Administration of intrapulmonary sodium polyacrylate to induce lung injury for the development of a porcine model of early acute respiratory distress syndrome.
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Intensive Care Med Exp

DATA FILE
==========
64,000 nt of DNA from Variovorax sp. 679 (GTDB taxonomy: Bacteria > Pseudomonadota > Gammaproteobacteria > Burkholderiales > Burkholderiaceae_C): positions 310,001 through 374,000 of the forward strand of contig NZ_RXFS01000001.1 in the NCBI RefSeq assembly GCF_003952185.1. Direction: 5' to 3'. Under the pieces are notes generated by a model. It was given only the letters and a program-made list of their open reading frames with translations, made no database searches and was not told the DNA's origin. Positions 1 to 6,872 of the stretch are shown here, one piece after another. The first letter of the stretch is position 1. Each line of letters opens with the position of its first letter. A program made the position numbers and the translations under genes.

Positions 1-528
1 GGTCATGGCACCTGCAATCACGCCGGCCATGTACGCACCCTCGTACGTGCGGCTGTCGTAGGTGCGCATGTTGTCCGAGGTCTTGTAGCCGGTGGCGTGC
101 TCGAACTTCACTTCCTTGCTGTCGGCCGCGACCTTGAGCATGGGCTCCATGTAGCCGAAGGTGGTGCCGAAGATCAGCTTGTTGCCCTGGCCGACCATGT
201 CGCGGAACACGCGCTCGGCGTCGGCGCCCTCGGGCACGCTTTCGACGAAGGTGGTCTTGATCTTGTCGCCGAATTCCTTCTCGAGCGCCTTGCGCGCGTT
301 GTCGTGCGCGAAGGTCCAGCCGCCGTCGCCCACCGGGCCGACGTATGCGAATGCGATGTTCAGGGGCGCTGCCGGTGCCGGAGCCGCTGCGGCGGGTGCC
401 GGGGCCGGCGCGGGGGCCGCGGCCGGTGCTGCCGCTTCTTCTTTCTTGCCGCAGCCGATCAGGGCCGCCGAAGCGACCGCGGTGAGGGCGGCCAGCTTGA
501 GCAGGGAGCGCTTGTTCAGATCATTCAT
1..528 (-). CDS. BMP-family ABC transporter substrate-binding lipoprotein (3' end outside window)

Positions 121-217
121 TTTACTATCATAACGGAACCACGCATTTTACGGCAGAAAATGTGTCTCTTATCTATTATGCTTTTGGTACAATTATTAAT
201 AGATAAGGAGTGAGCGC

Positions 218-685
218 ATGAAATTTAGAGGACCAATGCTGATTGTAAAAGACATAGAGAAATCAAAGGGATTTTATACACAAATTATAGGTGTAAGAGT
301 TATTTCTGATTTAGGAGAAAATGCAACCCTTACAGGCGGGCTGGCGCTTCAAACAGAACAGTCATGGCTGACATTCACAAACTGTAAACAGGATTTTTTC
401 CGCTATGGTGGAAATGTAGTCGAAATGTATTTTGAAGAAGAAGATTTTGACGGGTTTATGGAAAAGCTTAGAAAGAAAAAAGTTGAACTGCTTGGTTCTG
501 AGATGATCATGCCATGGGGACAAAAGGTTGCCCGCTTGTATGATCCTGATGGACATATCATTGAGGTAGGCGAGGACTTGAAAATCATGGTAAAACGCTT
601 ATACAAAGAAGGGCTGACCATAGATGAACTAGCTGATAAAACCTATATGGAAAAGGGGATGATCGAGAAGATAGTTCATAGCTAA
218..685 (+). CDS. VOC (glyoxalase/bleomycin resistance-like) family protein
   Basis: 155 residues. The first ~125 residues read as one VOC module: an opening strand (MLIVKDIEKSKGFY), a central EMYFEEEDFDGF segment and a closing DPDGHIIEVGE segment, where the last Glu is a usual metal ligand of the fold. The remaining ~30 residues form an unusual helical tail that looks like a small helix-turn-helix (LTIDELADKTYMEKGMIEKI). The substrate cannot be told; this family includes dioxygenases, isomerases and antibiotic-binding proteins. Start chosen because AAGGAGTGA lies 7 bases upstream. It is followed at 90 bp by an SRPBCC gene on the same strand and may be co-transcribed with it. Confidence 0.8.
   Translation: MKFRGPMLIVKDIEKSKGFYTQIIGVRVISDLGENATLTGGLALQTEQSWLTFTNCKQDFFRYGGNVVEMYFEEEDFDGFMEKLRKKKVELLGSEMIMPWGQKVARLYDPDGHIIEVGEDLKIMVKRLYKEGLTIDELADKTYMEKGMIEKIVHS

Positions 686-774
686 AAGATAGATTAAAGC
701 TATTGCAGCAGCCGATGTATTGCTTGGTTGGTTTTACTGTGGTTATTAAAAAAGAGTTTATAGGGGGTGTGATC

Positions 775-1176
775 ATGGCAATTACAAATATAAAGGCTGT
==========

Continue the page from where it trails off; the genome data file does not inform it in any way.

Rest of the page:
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BACKGROUND: The loss of alveolar epithelial and endothelial integrity is a central component in acute respiratory distress syndrome (ARDS); however, experimental models investigating the mechanisms of epithelial injury are lacking. The purpose of the present study was to design and develop an experimental porcine model of ARDS by inducing lung injury with intrapulmonary administration of sodium polyacrylate (SPA). METHODS: The present study was performed at the Centre for Comparative Medicine, University of British Columbia, Vancouver, British Columbia. Human alveolar epithelial cells were cultured with several different concentrations of SPA; a bioluminescence technique was used to assess cell death associated with each concentration. In the anesthetized pig model (female Yorkshire X pigs (n = 14)), lung injury was caused in 11 animals (SPA group) by injecting sequential aliquots (5 mL) of 1% SPA gel in aqueous solution into the distal airway via a rubber catheter through an endotracheal tube. The SPA was dispersed throughout the lungs by manual bag ventilation. Three control animals (CON group) underwent all experimental procedures and measurements with the exception of SPA administration. RESULTS: The mean (± SD) ATP concentration after incubation of human alveolar epithelial cells with 0.1% SPA (0.92 ± 0.27 μM/well) was approximately 15% of the value found for the background control (6.30 ± 0.37 μM/well; p < 0.001). Elastance of the respiratory system (E RS) and the lung (E L) increased in SPA-treated animals after injury (p = 0.003 and p < 0.001, respectively). Chest wall elastance (E CW) did not change in SPA-treated animals. There were no differences in E RS, E L, or E CW in the CON group when pre- and post-injury values were compared. Analysis of bronchoalveolar lavage fluid showed a significant shift toward neutrophil predominance from before to after injury in SPA-treated animals (p < 0.001) but not in the CON group (p = 0.38). Necropsy revealed marked consolidation and congestion of the dorsal lung lobes in SPA-treated animals, with light-microscopy evidence of bronchiolar and alveolar spaces filled with neutrophilic infiltrate, proteinaceous debris, and fibrin deposition. These findings were absent in animals in the CON group. Electron microscopy of lung tissue from SPA-treated animals revealed injury to the alveolar epithelium and basement membranes, including intra-alveolar neutrophils and fibrin on the alveolar surface and intravascular fibrin (microthrombosis). CONCLUSIONS: In this particular porcine model, the nonimmunogenic polymer SPA caused a rapid exudative lung injury. This model may be useful to study ARDS caused by epithelial injury and inflammation.